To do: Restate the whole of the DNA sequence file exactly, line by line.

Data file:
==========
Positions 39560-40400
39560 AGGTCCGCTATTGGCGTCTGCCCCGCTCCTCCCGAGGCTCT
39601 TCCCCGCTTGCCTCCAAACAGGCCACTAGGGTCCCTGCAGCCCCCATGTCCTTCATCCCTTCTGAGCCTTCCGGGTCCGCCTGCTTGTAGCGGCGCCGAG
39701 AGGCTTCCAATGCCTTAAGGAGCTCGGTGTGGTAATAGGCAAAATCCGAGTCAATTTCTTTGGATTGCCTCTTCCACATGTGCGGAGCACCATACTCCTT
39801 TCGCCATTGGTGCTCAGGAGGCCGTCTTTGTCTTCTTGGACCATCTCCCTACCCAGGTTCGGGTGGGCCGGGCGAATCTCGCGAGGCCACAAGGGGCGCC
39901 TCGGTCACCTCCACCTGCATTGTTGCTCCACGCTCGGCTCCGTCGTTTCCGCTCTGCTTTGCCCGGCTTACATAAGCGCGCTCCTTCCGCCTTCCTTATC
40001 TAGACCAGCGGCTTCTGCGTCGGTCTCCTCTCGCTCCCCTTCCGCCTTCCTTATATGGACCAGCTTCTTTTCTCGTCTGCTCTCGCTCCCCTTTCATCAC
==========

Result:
Positions 39560-40400
39560 AGGTCCGCTATTGGCGTCTGCCCCGCTCCTCCCGAGGCTCT
39601 TCCCCGCTTGCCTCCAAACAGGCCACTAGGGTCCCTGCAGCCCCCATGTCCTTCATCCCTTCTGAGCCTTCCGGGTCCGCCTGCTTGTAGCGGCGCCGAG
39701 AGGCTTCCAATGCCTTAAGGAGCTCGGTGTGGTAATAGGCAAAATCCGAGTCAATTTCTTTGGATTGCCTCTTCCACATGTGCGGAGCACCATACTCCTT
39801 TCGCCATTGGTGCTCAGGAGGCCGTCTTTGTCTTCTTGGACCATCTCCCTACCCAGGTTCGGGTGGGCCGGGCGAATCTCGCGAGGCCACAAGGGGCGCC
39901 TCGGTCACCTCCACCTGCATTGTTGCTCCACGCTCGGCTCCGTCGTTTCCGCTCTGCTTTGCCCGGCTTACATAAGCGCGCTCCTTCCGCCTTCCTTATC
40001 TAGACCAGCGGCTTCTGCGTCGGTCTCCTCTCGCTCCCCTTCCGCCTTCCTTATATGGACCAGCTTCTTTTCTCGTCTGCTCTCGCTCCCCTTTCATCAC